In this article, you will learn:
- How cases generally end up in litigation
- The benefits of limiting court time
- When litigation may be unavoidable
The expectations of the parties are what lead cases into litigation. I have a case right now where I consider the other side to be reasonable and having some reasonable requests in wording on a judgment. My client, however, wants to give them 24 hours to agree to their position, or my client wants me to file a motion and go litigate it. I do not consider my client’s position to be reasonable; I do think it makes sense to try to work it out because there is no guarantee that the judge is going to decide in favor of what my client wants. When we are figuring out the language among ourselves, it is more likely that it is going to be resolved, and maybe my client is not going to be a 100% satisfied, but neither is the other side, but it is more likely to achieve a prompt result by trying to work it out than by saying, “See you in court!”
I find that if both parties are not reasonable and are stuck on their positions, then it is very likely to go to litigation. But it is going to be if they can afford it. Maybe if they are representing themselves, then sure, they can go to trial and they can try and represent themselves. It is not easy to do, and that is why we have lawyers to do it for them. Or if they are represented by a lawyer, they are going to end up in litigation, but they have to ask themselves if they can afford to do that, and often, the answer is no. Clients might need to revisit their expectations and figure out if a settlement is more in line with what they can do because they simply cannot afford to fight through litigation.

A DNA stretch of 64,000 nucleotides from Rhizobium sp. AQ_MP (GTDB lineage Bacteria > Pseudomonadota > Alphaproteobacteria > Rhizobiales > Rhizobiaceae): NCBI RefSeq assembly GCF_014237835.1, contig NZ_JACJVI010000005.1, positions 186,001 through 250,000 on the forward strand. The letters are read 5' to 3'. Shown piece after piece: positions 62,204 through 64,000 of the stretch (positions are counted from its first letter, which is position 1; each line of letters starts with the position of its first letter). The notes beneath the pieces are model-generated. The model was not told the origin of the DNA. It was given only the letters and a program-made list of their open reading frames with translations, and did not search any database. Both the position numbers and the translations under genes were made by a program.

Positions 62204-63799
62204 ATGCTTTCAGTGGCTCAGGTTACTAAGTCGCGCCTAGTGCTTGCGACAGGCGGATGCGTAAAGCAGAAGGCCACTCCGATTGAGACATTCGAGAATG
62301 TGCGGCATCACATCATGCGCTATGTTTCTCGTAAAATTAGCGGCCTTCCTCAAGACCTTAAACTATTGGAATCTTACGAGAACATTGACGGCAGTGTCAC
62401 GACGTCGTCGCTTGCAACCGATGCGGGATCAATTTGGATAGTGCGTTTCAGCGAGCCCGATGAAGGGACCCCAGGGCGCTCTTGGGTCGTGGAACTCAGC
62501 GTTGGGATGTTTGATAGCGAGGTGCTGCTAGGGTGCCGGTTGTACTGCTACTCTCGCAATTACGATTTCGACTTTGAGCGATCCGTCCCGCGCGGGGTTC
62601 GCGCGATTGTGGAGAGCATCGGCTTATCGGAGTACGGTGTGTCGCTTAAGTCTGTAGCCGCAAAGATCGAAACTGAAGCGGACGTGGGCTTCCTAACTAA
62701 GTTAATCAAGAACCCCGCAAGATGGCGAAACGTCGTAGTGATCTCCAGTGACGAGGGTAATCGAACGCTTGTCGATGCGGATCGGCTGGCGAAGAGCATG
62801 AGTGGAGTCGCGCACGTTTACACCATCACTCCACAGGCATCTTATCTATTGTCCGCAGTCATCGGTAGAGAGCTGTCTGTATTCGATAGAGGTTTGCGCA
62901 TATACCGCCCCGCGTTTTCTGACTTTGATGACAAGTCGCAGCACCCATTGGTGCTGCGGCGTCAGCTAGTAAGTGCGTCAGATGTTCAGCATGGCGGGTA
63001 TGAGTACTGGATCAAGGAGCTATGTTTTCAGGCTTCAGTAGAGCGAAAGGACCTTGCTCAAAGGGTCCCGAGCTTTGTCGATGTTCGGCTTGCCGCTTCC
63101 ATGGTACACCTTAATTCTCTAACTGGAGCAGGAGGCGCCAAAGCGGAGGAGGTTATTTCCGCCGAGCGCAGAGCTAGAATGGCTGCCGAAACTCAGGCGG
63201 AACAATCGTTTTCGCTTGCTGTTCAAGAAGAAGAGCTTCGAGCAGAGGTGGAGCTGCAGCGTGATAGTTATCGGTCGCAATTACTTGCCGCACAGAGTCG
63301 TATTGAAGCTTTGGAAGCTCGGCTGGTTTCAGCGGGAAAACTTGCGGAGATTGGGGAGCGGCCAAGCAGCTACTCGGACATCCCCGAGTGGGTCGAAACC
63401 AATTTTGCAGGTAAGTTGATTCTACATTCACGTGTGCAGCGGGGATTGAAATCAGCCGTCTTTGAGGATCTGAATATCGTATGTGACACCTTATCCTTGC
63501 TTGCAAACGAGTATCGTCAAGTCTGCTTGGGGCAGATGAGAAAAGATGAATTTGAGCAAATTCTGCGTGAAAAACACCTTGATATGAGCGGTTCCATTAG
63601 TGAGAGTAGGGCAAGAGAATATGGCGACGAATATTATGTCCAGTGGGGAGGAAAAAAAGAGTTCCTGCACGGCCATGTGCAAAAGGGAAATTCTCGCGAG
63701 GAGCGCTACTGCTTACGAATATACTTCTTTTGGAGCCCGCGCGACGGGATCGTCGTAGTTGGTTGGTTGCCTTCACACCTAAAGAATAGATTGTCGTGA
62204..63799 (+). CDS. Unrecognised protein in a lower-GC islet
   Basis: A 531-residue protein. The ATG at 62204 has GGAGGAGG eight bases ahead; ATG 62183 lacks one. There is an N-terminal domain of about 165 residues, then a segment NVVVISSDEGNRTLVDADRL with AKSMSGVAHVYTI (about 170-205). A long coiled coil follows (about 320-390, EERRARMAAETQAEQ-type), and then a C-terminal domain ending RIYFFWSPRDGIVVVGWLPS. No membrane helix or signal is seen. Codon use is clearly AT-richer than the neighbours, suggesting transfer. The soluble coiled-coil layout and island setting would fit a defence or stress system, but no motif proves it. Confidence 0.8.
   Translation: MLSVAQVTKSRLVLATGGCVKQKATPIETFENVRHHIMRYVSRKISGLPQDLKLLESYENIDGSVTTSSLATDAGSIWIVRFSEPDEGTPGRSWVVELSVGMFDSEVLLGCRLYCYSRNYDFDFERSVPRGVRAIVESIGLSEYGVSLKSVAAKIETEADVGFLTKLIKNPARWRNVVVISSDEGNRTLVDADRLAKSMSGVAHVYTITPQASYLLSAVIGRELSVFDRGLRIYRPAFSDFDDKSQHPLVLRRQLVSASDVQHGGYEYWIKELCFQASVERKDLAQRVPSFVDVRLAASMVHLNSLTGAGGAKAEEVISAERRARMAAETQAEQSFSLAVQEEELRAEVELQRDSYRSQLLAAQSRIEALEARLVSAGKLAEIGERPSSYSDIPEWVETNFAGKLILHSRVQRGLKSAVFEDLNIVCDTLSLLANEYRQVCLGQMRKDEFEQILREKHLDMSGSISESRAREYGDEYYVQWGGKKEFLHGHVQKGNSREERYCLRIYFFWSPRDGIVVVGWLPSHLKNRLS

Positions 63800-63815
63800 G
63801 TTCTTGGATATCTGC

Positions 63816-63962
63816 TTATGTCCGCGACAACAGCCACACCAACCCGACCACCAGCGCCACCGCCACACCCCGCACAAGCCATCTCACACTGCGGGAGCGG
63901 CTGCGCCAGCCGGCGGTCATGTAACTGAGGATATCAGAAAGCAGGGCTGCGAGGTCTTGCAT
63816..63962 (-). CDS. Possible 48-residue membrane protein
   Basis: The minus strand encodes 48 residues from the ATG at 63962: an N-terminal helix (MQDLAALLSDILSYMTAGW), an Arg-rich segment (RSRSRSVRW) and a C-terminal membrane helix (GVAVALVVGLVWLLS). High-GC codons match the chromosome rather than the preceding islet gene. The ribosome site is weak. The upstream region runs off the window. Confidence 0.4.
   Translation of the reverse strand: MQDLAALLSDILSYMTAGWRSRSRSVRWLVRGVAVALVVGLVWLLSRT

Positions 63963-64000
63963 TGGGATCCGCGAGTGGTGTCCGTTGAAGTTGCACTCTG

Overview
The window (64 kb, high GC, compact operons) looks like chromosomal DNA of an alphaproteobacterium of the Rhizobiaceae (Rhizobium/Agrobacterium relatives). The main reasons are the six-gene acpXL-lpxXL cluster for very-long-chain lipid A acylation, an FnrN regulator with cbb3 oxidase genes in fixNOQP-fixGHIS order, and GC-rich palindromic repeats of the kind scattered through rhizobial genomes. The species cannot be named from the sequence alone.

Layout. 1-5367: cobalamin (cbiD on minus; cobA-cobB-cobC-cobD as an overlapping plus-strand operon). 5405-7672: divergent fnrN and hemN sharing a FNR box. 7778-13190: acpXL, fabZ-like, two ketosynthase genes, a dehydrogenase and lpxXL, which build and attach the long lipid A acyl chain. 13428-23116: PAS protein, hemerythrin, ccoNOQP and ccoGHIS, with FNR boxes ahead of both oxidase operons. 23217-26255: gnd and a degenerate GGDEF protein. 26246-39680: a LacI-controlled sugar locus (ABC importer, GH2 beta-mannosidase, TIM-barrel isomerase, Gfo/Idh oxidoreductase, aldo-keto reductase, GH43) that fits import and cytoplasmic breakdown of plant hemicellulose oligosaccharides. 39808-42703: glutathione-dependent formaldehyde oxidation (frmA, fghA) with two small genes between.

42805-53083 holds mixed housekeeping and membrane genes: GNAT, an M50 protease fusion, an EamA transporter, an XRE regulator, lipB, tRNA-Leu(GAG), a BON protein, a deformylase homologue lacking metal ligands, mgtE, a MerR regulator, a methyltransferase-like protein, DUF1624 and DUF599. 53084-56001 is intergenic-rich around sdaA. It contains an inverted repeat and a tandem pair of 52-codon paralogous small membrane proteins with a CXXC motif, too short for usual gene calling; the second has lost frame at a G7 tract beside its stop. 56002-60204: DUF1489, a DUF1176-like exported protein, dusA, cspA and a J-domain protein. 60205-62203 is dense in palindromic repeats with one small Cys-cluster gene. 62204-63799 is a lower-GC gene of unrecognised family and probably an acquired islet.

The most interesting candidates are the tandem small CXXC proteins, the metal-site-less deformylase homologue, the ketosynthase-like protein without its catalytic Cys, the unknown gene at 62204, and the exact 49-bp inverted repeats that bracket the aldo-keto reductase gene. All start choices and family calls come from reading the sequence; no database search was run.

When Litigation May Be Necessary?
I try to understand why the parties cannot agree and sometimes it is because they have simply never discussed it. I had a recent case where the parties could not agree on temporary spousal and child support, and part of that is because their previous attorneys had not even discussed it. Once I put the numbers in the support calculator, we realized that the other party who was expecting support was actually going to owe my client some temporary support. We were therefore able to achieve a settlement.
Another thing to do is to try to understand if there is some other emotional reason why the parties cannot reach an agreement. There are many things that just need some attention and some strategy rather than just accepting the idea that these parties are going to go to litigation because they cannot agree. There are many things that can be done to try to encourage that settlement, but it has to come from a place of the attorney informing and educating the client on what is possible. We have to understand what is at stake, what the other side is demanding, and what is likely to happen in a litigation.
The Benefits Of Limiting Exposure To The Courts When It Comes To Deciding On Divorce And Other Family Law Issues
I practice in the family courts, but the courts themselves will tell you that this is not the best venue to decide these issues. It is fair for me to say it is always in the client’s and the children’s best interest to try to figure out what works best for them, rather than to have a judge who likely has zero family law experience decide for them or even if they are experienced in family law, they are not experienced with these people and they have a very limited amount of time.
To the extent you can reach an agreement with the other party, you may not love it, but at least you are going to compromise, as opposed to if you go to court and just get a ruling.
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